Notice: Eighth Circuit Rule 28a(k) Governs Citation of Unpublished Opinions and Provides That They Are Not Precedent and Generally Should Not Be Cited Unless Relevant to Establishing the Doctrines of Res Judicata, Collateral Estoppel, the Law of the Case, or if the Opinion Has Persuasive Value on a Material Issue and No Published Opinion Would Serve As Well.dale Kohler, Appellant, v. Lyman Anderson, Appellee, 986 F.2d 503 (8th Cir. 1993)

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US Court of Appeals for the Eighth Circuit - 986 F.2d 503 (8th Cir. 1993)

Submitted: January 20, 1993. Filed: January 28, 1993

Before FAGG, BEAM, and HANSEN, Circuit Judges.


Dale S. Kohler appeals the district court's1  affirmance of the bankruptcy court's2  refusal to reconsider its order regarding the use of cash collateral. We affirm.

Lyman Anderson filed a Chapter 11 petition in bankruptcy and named Kohler, among others, as a creditor. Anderson filed a Motion to Use Cash Collateral, which requested the court authorize him, as debtor-in-possession, to use federal government conservation reserve program payments (CRP payments) for farm operations. The motion named Clark County State Bank, Security Bank, and Dale Kohler as possible interested parties. A notice of the motion and bar date informed all creditors that resistances to the motion had to be filed within twenty days. Anderson's attorney filed an affidavit of mailing of the notice and bar date, which included Kohler's name and address. The banks resisted the motion; Kohler did not. On December 13, 1991, the bankruptcy court granted the motion and ordered Kohler to turn over to Anderson the 1991 CRP payment from Anderson's farm.

On January 14, 1992, Kohler filed an "Application for Reconsideration of Order Regarding Use of Cash Collateral," in which he denied receiving a copy of the notice of motion and bar date. Following a hearing, the bankruptcy court denied the application for reconsideration. The court noted that the certificate of service on the notice of the motion and bar date contained Kohler's name and proper address, and that two other parties on the certificate of service responded to the notice by resisting the motion. The court concluded that Kohler's denial of receipt of notice, without more, was not sufficient to rebut the presumption of receipt arising out of the affidavit of mailing filed by Anderson's counsel. The district court granted Kohler's request for interlocutory appeal and subsequently affirmed.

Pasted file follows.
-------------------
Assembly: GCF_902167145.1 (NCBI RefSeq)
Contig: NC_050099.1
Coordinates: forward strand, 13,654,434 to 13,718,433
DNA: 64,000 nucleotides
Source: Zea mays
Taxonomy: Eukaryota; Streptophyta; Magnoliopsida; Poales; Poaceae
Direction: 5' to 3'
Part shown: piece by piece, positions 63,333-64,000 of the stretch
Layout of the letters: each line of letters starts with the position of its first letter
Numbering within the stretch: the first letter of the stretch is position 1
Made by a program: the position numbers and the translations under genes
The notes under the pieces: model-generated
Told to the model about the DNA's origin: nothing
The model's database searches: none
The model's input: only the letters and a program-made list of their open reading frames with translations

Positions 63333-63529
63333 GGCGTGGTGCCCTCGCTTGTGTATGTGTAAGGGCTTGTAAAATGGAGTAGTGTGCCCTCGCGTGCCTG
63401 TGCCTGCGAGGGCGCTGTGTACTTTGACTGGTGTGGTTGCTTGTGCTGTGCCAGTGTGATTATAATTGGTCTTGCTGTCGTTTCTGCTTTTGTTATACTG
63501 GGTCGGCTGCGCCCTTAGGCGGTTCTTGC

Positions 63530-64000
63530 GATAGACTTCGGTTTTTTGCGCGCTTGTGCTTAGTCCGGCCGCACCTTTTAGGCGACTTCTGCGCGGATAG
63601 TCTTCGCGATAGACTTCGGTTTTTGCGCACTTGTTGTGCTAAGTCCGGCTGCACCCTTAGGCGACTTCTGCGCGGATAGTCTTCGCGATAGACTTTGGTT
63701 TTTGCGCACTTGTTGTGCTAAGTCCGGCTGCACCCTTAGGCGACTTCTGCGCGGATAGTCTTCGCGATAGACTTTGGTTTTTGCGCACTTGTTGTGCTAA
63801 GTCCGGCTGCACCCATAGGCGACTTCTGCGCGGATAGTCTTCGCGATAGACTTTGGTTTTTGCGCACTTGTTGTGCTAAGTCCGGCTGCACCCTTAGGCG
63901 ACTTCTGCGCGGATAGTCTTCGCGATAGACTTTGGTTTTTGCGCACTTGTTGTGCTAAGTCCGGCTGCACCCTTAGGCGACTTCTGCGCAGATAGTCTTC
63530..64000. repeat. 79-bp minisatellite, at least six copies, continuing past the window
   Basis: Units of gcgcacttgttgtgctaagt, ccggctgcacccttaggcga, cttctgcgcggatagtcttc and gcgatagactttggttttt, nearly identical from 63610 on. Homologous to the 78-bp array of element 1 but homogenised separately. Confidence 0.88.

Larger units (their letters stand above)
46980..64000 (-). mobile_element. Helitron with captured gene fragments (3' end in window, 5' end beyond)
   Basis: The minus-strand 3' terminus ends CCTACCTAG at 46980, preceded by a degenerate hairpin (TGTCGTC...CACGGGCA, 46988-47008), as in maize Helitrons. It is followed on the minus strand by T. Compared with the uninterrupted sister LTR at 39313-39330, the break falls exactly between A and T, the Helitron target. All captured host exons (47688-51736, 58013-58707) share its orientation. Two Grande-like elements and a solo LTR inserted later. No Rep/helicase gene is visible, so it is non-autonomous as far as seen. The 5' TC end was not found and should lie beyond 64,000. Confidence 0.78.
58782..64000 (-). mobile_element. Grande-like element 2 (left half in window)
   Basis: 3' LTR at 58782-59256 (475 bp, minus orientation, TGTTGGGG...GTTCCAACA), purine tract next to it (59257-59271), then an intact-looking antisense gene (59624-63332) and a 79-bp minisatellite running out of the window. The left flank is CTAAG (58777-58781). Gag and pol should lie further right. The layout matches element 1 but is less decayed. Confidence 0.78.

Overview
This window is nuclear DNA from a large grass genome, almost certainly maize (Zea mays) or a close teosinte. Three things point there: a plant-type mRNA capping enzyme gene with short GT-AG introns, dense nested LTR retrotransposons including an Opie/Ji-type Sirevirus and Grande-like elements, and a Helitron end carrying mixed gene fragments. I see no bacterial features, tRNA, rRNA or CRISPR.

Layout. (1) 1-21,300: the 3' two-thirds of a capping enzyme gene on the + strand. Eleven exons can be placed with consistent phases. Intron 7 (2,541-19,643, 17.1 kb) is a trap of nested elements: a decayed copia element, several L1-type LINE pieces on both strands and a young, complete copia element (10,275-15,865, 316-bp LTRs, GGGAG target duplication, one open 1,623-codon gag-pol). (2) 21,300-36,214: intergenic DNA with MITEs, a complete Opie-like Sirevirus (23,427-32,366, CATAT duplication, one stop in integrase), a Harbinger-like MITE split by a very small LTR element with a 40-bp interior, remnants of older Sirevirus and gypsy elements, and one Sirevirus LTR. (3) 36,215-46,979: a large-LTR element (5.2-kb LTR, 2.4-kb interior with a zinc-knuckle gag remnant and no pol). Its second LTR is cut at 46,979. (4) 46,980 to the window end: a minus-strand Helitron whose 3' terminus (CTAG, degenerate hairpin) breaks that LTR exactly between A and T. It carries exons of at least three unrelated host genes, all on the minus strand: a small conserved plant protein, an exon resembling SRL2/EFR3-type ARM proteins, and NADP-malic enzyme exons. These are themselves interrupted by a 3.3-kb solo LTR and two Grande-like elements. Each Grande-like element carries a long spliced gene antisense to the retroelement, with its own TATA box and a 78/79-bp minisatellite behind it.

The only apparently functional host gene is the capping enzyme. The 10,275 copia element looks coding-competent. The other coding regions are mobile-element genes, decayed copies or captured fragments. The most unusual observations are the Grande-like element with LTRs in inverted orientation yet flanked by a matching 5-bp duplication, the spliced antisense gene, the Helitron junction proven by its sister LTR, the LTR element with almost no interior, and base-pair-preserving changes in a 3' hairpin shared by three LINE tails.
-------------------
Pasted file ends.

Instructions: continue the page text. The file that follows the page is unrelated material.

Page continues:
The bankruptcy court indicated that it considered Kohler's motion as a motion for relief from judgment due to mistake, inadvertence, surprise, or excusable neglect. See Fed. R. Bankr. P. 9024 (incorporating Fed. R. Civ. P. 60). Therefore, the motion was timely filed within one year of the court's order. Appeal from a decision on a motion for relief from judgment does not bring the original judgment up for review, and this court reviews the denial of a motion for relief from judgment for abuse of discretion. Sutherland v. ITT Continental Baking Co., 710 F.2d 473, 474-75 (8th Cir. 1983).

We conclude that the bankruptcy court did not abuse its discretion in denying Kohler's motion for reconsideration. " [T]here is a presumption that a letter transmitted by mail was received by the addressee." Id. at 475 (citing Arkansas Motor Coaches v. Commissioner, 198 F.2d 189, 191 (8th Cir. 1952). "While the presumption is a rebuttable one it is a very strong presumption and can only be rebutted by specific facts...." Arkansas Motor Coaches, 198 F.2d at 191. Kohler offered only a general denial of receipt of the notice. See In re American Properties, Inc., 30 B.R. 235, 238 (Bankr. D. Kan. 1983) ("Denial of receipt does not, as a matter of law, rebut the presumption, but rather creates a question of fact").

Kohler argues that the bankruptcy court should have considered the "factors" discussed in Sutherland, 710 F.2d at 475-476. In Sutherland, we summarized the district court's findings and concluded that the district court did not abuse its discretion in refusing to reinstate an action. We did not suggest that these findings, which Kohler characterizes as "factors," applied in all cases. See Sutherland, 710 F.2d at 475-476.

Accordingly, we affirm.


The Honorable Ronald E. Longstaff, United States District Judge for the Southern District of Iowa


The Honorable Lee M. Jackwig, United States Bankruptcy Judge for the Southern District of Iowa